YOU CAN GO HOME AGAIN EVEN TO SCRATCH AN ITCH

Copperhead:Gail            “Throughout our lives we discover connections that always take us back to home, a place to be. …. Home is where we come from, our origin from where we take root and grow, our reference point. And connections we can make will always lead us back to home.” 

https://nancychadwickauthor.com/blog/ 

As I read Nancy Chadwick’s blog this week, I was reminded of how important my childhood roots have been in preparing me for the past eight decades.

How would I have lived differently if I had not learned important lessons as a boy growing up on a hardscrabble 40 acres in the hillbilly country of southwestern Missouri? Continue reading YOU CAN GO HOME AGAIN EVEN TO SCRATCH AN ITCH

WRITER DISCOVERS FICTION HARD WORLD TO NAVIGATE

I should have written “Fire and Fury: Inside the Trump White House,” which would have made me rich and famous.

fire and furyUnfortunately, I am writing a book of real fiction that will cost me a couple of Social Security checks to self-publish and should sell about as well as used popsicles.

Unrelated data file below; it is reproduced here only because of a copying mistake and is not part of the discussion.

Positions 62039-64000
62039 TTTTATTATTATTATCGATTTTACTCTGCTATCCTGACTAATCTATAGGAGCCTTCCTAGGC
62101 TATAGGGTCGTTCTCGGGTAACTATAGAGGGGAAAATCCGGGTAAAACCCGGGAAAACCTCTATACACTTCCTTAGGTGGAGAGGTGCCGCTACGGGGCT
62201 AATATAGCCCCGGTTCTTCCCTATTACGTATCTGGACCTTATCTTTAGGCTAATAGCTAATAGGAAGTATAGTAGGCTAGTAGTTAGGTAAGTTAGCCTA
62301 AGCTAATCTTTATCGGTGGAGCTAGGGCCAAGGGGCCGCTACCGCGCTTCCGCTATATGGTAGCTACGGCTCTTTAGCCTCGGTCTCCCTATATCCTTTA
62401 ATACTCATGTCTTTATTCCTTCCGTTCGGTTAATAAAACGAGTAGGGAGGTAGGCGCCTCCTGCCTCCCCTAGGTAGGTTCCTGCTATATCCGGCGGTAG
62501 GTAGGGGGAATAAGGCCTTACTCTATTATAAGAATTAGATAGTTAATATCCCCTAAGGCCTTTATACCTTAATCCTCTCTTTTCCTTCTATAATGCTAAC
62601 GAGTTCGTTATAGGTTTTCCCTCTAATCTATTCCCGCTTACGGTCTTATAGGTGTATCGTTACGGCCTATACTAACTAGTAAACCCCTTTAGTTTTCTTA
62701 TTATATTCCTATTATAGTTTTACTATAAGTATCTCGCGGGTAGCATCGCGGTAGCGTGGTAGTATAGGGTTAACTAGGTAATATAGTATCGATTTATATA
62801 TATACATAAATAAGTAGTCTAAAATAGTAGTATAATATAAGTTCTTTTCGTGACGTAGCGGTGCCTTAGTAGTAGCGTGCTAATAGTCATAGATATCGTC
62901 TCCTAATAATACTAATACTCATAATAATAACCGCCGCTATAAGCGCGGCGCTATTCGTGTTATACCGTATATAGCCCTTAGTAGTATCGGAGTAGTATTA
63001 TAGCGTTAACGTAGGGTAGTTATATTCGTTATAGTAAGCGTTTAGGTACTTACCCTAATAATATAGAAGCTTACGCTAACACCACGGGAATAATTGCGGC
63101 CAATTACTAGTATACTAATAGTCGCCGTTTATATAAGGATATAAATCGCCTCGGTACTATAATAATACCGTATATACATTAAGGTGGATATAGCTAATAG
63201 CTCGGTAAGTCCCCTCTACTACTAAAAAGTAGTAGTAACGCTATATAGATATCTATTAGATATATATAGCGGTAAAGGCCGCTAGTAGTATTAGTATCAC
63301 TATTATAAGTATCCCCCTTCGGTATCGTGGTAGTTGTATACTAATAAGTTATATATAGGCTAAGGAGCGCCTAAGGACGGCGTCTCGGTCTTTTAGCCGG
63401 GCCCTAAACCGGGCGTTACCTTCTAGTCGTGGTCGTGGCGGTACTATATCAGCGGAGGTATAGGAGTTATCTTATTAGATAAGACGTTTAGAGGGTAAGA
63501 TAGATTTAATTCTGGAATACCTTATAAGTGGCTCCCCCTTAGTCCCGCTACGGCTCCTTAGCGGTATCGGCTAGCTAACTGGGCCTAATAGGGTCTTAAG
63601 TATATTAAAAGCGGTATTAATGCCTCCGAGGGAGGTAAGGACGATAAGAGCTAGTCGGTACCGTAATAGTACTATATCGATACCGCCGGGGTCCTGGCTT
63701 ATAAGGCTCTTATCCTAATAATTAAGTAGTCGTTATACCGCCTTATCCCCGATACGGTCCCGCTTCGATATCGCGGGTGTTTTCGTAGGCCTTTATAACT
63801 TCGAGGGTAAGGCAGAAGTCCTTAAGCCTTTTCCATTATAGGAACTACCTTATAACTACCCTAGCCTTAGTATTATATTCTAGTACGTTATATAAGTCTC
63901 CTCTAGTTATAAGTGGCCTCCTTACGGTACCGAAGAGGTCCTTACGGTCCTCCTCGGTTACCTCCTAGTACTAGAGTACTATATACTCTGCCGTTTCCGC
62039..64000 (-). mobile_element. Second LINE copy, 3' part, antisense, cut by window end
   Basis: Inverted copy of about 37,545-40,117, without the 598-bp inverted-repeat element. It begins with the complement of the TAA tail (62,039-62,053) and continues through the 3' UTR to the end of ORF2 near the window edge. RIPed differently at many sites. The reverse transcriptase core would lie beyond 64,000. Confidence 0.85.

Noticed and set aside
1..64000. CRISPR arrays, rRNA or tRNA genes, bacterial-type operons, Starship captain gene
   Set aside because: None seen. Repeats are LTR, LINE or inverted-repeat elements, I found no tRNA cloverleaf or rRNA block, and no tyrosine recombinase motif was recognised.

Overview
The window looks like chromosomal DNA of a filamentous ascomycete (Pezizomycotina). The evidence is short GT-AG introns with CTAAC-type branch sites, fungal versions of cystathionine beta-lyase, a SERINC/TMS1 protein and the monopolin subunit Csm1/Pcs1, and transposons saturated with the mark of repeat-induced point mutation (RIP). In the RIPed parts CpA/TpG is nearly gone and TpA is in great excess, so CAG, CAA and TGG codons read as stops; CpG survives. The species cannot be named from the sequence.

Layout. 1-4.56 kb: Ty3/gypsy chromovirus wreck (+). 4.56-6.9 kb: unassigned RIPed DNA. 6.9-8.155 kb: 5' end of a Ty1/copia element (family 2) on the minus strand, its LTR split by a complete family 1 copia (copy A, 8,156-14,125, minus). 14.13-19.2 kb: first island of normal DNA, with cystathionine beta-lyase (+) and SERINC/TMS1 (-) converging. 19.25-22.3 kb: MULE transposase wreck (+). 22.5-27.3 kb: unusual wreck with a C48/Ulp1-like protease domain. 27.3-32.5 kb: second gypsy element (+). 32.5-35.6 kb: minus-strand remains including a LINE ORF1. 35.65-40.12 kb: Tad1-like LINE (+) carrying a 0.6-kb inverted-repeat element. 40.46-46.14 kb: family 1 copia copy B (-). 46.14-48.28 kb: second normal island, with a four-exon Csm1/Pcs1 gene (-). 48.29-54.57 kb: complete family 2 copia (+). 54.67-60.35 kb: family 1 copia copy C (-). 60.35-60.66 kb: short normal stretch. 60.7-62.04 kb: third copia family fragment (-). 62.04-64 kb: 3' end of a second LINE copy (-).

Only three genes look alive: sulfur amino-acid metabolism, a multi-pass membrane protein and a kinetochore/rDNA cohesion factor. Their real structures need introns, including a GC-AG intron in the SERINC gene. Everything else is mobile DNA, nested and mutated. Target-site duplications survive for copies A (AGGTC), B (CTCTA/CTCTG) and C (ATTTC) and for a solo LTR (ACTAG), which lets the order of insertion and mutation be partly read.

My friends question why an 88-year-old would be embarking on a fiction-writer’s journey rather than playing bingo at the senior center and working crossword puzzles to slow a rapidly diminishing number of brain cells.

Why, they ask, would someone who spent more than a half-century creating what our self-proclaimed genius president calls “fake news” would attempt to create real fiction?

I met, worked with and wrote about many “characters” during my career as a newspaper journalist but find that the characters I create in fiction often are difficult to deal with. (Don’t cringe because I ended a sentence with a preposition. Remember, I’m writing fiction.)

The protagonist in the book I’m writing disappeared for six months for some inexplicable reason. (Protagonist is a sophisticated word for hero, except the protagonist in the book I’m writing is a heroine.)

Anne is a lot like my mother and maternal grandmother, who operated freely in their worlds a long time before the feminist era.

So, I wasn’t surprised when Annie took a “time out” and did her thing for six months. Now, she’s back, and I’m banging out a thousand words or so a day about her adventures.

I plan to complete the book, “Appleton Annie,” sometime this year. I know that it won’t be a best seller like “Fire and Fury,” but writing fiction keeps me in touch with the real world.